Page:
CHAPEL HILL -- The University of North Carolina at Chapel Hill is again having to defend the academic climate around its student-athletes, this time following a January 8 report by CNN. The cable news outlet’s report contains information passed along to them by Mary Willingham, a UNC employee who works in the Center for Student Success and Academic Counseling.
In the report, Willingham cites data from 2004-2012 for 183 UNC athletes - 85 percent of them were either men's basketball or football players. Of that group, Willingham claimed that 60 percent read between a fourth and eighth-grade level, while 8-10 percent read below a third-grad level.
In a July, 18, 2013 email obtained by the News & Observer, Willingham laid out those numbers as well as the claim that 39 percent of the athletes were either learning disabled or had attention deficit hyperactivity disorder (ADHD).
In the wake of this report, UNC today issued a press release of its own, claiming that the Office of Undergraduate Admissions has analyzed the reading skills of its student athletes, and that its data paints a vastly different picture from the one portrayed in the CNN report.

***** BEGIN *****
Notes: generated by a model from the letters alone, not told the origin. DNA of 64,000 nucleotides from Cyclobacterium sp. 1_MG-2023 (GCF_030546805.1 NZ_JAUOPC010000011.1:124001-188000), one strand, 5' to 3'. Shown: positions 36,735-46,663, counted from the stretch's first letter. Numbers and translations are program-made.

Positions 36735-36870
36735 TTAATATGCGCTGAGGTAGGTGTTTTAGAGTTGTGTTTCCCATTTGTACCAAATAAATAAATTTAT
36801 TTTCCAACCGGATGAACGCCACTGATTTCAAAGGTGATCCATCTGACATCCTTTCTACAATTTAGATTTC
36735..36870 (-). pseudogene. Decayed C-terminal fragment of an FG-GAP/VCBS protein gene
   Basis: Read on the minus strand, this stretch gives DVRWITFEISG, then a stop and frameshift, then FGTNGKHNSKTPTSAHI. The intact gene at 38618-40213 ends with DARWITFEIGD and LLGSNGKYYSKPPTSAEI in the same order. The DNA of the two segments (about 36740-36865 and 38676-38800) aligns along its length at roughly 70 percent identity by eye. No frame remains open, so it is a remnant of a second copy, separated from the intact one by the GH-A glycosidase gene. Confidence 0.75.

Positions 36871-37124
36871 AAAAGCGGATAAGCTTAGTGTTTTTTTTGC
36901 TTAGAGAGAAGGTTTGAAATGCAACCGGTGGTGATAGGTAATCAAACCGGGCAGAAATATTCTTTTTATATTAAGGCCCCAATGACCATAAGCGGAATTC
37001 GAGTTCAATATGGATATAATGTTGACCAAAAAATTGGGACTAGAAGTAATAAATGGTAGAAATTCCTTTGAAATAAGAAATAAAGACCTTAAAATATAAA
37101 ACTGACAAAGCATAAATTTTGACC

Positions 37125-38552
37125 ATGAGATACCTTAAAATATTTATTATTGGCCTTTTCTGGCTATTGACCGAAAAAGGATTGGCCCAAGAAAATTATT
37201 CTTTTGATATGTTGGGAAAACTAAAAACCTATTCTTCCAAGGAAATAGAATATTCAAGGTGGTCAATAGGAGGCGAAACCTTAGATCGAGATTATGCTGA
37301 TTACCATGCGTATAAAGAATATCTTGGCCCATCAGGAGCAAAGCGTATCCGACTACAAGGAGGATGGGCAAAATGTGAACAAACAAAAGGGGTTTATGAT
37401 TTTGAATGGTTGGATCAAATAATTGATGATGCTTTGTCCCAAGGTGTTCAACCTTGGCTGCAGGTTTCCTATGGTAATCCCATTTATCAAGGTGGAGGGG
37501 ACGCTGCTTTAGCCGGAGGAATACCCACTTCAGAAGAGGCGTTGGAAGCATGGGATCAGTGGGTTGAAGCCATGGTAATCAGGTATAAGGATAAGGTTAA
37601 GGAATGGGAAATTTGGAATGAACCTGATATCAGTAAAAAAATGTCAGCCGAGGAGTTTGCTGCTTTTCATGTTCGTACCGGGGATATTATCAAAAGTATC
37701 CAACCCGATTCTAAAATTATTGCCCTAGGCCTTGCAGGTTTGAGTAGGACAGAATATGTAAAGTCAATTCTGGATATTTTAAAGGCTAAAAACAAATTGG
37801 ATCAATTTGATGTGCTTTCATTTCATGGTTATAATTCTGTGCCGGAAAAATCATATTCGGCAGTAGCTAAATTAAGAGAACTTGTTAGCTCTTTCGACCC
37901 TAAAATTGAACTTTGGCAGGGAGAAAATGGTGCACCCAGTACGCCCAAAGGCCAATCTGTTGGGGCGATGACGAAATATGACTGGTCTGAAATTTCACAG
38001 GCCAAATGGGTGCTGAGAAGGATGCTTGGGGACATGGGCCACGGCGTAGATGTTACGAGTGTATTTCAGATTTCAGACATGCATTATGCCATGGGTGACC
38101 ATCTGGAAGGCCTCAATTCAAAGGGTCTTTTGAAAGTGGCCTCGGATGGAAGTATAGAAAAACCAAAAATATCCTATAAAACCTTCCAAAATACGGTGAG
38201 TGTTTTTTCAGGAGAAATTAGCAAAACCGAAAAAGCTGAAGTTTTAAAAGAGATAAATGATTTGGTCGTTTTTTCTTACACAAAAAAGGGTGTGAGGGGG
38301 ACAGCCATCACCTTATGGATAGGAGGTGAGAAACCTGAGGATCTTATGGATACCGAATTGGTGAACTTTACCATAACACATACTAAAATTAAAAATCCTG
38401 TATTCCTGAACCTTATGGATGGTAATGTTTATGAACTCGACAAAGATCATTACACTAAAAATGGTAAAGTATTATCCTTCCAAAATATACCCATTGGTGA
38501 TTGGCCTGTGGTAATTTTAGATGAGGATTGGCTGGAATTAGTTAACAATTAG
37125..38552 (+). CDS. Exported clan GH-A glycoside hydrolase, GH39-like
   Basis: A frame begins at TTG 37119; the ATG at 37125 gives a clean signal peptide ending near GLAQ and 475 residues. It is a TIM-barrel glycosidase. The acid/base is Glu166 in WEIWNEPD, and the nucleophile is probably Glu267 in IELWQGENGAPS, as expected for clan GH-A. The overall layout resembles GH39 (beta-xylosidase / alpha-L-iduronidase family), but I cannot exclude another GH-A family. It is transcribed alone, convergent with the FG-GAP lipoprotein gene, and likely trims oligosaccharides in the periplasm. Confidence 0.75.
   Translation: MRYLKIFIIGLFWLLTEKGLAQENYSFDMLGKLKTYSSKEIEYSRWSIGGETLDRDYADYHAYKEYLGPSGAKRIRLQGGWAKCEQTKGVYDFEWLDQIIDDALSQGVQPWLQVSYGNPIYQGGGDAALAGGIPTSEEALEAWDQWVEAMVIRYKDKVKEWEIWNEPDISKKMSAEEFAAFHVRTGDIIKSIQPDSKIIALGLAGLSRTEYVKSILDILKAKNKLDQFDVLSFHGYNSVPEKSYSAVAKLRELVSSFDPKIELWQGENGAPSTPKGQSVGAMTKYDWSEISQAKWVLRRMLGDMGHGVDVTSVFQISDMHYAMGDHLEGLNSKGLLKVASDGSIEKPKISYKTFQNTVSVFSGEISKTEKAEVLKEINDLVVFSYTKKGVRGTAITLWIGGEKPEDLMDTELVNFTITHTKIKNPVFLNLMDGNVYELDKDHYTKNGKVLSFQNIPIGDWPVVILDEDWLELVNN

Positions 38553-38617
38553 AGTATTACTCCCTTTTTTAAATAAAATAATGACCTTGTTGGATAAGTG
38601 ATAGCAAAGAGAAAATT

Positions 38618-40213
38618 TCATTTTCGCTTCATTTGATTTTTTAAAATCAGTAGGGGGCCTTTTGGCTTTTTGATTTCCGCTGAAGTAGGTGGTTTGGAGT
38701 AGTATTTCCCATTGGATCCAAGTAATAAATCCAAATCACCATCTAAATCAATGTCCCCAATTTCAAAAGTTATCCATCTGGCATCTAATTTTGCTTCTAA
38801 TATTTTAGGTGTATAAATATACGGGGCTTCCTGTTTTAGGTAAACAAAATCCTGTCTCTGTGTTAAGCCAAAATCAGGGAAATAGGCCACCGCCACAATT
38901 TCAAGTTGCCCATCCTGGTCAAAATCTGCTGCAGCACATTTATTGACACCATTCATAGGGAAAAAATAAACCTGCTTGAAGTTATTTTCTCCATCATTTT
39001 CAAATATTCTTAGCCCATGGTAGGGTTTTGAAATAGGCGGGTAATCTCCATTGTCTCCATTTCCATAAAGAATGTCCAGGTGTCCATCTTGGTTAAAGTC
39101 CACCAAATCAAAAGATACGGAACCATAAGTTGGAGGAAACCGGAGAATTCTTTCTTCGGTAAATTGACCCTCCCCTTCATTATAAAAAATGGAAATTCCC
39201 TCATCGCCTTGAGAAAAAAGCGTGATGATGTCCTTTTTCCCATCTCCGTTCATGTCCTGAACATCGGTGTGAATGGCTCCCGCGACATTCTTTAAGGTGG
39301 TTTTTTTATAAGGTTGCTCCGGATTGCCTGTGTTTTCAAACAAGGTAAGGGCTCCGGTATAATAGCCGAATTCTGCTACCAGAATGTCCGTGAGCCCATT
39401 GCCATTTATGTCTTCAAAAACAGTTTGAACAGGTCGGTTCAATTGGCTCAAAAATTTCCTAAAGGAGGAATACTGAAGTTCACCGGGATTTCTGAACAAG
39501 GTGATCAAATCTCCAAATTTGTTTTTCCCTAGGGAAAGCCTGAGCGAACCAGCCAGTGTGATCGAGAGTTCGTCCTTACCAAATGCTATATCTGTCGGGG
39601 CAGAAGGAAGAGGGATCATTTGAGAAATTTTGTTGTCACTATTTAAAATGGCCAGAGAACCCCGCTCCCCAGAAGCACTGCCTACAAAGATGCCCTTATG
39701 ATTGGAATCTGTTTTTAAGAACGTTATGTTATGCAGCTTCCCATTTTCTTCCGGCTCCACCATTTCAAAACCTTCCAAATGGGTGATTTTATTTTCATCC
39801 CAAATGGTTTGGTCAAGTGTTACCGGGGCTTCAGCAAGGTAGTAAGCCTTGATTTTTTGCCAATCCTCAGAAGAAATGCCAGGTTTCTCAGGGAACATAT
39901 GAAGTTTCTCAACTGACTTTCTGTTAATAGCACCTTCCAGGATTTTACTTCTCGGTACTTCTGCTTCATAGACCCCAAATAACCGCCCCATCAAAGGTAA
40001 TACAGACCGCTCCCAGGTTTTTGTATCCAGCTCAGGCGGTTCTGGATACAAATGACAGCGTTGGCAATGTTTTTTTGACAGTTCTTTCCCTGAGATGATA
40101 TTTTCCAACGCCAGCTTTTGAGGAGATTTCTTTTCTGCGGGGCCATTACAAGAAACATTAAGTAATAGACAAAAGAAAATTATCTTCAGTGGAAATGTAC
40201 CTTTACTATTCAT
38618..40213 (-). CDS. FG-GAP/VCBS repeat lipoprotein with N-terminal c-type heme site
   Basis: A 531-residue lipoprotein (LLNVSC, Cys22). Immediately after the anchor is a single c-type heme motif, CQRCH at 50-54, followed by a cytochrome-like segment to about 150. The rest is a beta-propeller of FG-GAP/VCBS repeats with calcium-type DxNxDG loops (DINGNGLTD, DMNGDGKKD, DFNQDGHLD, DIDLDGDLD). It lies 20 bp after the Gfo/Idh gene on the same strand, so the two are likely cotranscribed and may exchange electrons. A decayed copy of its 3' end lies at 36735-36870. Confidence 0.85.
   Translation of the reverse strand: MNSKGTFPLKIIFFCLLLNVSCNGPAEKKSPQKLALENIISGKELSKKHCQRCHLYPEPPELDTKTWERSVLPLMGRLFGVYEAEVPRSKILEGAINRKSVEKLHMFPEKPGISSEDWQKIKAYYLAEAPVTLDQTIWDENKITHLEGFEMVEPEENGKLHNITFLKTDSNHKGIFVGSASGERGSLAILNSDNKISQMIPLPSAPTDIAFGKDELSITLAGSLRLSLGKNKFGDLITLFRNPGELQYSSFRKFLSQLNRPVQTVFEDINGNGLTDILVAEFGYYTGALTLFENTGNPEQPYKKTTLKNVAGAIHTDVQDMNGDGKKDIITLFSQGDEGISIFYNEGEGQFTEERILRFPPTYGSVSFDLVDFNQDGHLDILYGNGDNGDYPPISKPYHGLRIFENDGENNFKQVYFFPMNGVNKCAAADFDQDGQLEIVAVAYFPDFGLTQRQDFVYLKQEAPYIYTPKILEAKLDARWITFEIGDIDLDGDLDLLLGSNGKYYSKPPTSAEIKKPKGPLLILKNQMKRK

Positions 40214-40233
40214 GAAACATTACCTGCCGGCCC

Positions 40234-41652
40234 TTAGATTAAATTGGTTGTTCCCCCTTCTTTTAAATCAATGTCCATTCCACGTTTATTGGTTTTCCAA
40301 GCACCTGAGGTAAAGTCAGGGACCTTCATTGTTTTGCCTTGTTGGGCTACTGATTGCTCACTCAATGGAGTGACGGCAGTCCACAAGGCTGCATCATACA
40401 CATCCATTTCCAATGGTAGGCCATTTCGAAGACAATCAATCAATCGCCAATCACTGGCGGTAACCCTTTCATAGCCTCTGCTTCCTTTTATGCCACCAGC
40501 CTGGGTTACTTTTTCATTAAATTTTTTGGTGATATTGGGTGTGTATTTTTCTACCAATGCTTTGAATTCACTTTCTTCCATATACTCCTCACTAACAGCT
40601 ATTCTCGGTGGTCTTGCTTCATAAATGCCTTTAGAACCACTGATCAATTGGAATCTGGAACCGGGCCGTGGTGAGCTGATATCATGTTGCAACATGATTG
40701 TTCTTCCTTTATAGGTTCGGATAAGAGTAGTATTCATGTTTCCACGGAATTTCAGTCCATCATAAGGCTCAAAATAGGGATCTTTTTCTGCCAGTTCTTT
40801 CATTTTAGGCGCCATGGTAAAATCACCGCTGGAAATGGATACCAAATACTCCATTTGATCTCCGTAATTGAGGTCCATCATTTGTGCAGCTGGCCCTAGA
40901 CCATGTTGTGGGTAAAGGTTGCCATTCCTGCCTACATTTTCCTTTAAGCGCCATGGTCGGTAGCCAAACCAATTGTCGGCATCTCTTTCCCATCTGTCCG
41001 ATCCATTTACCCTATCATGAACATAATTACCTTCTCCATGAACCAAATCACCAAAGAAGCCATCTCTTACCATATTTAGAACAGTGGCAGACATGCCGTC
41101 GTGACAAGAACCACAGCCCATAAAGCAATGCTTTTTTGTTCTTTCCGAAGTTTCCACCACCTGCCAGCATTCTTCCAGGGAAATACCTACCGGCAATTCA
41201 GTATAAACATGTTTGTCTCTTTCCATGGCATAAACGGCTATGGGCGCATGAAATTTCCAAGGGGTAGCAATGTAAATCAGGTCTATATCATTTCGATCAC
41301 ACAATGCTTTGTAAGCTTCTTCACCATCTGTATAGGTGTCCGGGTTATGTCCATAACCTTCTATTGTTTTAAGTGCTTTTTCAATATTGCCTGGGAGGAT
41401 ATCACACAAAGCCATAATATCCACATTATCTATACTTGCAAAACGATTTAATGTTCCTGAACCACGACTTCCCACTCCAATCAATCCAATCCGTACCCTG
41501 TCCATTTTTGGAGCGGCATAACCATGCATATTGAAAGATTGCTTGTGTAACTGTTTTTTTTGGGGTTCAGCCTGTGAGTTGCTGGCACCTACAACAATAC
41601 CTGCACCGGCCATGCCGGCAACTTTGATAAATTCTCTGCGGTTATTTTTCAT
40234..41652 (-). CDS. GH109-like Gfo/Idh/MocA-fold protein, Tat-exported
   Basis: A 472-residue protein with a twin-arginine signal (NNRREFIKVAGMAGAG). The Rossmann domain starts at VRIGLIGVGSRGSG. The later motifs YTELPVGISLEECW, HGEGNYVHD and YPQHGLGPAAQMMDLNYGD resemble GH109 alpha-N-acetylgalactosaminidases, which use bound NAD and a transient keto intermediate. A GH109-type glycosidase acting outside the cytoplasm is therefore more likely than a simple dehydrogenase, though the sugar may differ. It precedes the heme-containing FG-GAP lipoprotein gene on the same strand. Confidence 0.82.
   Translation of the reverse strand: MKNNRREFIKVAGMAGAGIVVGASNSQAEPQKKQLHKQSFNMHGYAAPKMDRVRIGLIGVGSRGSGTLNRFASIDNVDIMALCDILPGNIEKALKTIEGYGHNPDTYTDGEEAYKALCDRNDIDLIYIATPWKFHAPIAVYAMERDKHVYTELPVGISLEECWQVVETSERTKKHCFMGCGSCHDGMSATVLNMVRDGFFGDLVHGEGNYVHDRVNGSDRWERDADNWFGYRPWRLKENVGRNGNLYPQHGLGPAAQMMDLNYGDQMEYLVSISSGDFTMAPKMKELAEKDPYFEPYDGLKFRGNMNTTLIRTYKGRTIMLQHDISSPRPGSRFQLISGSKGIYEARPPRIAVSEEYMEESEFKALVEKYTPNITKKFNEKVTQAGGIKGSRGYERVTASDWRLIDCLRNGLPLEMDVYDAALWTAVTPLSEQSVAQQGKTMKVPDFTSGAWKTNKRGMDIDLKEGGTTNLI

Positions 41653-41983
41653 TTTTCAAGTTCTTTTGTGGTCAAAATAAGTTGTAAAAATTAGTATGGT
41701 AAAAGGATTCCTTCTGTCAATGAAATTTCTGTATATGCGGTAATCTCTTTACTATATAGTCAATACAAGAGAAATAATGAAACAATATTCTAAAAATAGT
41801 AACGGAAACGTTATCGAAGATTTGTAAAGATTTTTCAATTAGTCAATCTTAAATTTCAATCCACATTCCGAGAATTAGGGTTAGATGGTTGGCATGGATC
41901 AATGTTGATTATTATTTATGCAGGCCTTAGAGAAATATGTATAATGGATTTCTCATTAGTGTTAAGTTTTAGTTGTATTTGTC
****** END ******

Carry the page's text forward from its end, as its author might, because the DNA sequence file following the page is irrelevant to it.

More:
Specifically, the press release claims that all 154 student-athletes who enrolled in fall 2013 met CNN’s reading skills threshold, which CNN defined as a student with an Scholastic Aptitude Test (SAT) Critical Reading score or Writing score of 400 or more and/or a 16 or higher on the American College Testing (ACT) exam.
In the release, Stephen Farmer, Vice Provost for Enrollment and Undergraduate Admissions states, “We evaluate every student as carefully as we know how. The primary criterion for admission for all students, including student-athletes, is the student's capacity to succeed academically at the University. We only admit students who we believe have the capacity to succeed."
Also this afternoon, UNC Chancellor Carol Folt sent an email to the Chapel Hill campus community, and in it she states:
“I am asking for your patience and understanding today. I still have many questions, and I am seeking to understand the complete picture of what additional work we need to do in this area. We have learned many lessons in the past few years, and I am actively building on those lessons to continue to improve our community. It is our responsibility to address these issues, the people involved, and the media attention being generated by them, very thoughtfully and thoroughly. Our goals are to be proactive in our analysis and solutions, to protect the privacy rights of individual students, and to apply the rigorous standards of assessment expected here at Carolina. Whether we agree or disagree, we must welcome healthy debate, respect each other and in that way show the true character of our Carolina community.”
To read the full press release from UNC, click here.